In graduate school, when I left the man I was engaged to but not in love with I moved into a dark little house that had for years belonged to a woman named Frieda. I didn’t know Frieda but I loved the signs of her that remained in her house. The green and red tiled kitchen floor, the red countertops, the pink bathroom. Frieda had moved to an assisted living facility and I was renting her house. I didn’t think she would mind if I slapped a few coats of paint on the walls of the living room, which was paneled in dark wood. I was unspeakably poor but somehow found the money for a few gallons of paint and I spent the first few nights in my new house alone, painting and mentally whitewashing the past two years.
I took down the dark curtains and let in the white light of a Eugene winter. I cleaned the kitchen and stocked the cabinets with the things I liked to eat: tomato soup, saltines, pasta, cookies. I packed the fridge with cheese, lots of cheese. Feta, havarti, Gouda and some yellow kind with chives that I would cut into slivers and eat with olives. I filled the crisper with lettuce, spinach and good, dark beer.
Some nights when I stared at the walls I’d painted flat white that first week I would think they were the most beautiful things I’d ever seen. [Read More]
These past two weeks Seth and his dad have been giving our little farmhouse a serious upgrade. Two rooms to which we’ve always kept the doors closed are becoming a part of our house with pocket doors, paint and electrical outlets that work. Our spare bedroom is turning into a kids’ room with cornflower blue walls, an insulated floor and heater. Our laundry room has a shiny tile floor to replace the painted concrete that’s been there for God only knows how long and a cold water line that does more than drip.
And tomorrow, America’s favorite home improvement box store will deliver our new washer and dryer. [Read More]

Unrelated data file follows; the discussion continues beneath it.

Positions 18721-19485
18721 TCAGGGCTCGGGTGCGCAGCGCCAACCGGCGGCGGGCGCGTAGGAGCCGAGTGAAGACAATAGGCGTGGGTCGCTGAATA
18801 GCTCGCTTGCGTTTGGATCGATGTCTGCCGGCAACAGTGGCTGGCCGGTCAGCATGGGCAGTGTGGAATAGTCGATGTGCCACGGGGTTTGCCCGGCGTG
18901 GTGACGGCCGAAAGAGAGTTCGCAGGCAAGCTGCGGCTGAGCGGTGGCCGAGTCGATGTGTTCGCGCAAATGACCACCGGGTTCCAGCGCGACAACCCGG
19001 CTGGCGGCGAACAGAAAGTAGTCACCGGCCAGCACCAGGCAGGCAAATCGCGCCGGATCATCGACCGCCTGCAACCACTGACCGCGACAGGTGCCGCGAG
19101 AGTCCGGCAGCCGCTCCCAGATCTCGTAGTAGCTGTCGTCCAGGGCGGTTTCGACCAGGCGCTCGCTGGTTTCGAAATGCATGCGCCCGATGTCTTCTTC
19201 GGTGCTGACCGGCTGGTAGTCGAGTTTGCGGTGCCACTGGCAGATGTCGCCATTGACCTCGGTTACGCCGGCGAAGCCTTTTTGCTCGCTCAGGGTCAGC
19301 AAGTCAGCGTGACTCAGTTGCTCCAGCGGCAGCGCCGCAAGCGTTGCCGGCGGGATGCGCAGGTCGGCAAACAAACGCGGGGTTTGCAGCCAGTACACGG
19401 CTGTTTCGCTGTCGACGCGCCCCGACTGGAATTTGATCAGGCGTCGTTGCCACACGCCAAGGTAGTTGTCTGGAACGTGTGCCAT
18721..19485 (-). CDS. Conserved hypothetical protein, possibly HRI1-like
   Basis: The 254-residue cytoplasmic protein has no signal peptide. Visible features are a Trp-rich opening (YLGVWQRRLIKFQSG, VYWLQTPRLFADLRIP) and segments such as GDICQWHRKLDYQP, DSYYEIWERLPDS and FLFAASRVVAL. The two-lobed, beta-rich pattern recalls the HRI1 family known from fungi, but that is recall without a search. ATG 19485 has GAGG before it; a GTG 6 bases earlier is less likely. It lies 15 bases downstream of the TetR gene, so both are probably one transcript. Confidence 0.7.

So it’s been a while since I’ve posted a column and while this is not exactly a column, I thought I’d send it out anyway. I’ve not disappeared, I’ve just been watching a remodel unfold in our house. EJ is getting a new room (or getting a room I should say) and Seth’s dad is here for two weeks to help with putting up walls, installing heaters and basically turning our guest room into a kid friendly place.
So since Seth is working all day only to come home and work all night, I thought it time to list off the top ten reasons I love my man today. Here goes. [Read More]
The Swan Valley in western Montana is nestled between the striking peaks of the Mission Mountains Wilderness, which rise up more than 9,000 feet to the west, and the vast, rugged expanse of the Bob Marshall Wilderness, which stretches—for more than a million acres—to the east. The remote valley has a handful of year-round residents, offers endless recreation opportunities and is situated on the southern tip of one of the most ecologically diverse and intact ecosystems in the world.
It is also a valley where one landowner, Plum Creek Timber Company, holds the deed to 64 percent of the private land. The company’s plan to sell some of its holdings in the valley at top dollar for real estate development is generating a flood of concern among citizens, lawmakers and activists. It has the potential to change the culture of the Swan Valley and, possibly, all of western Montana. [Read More]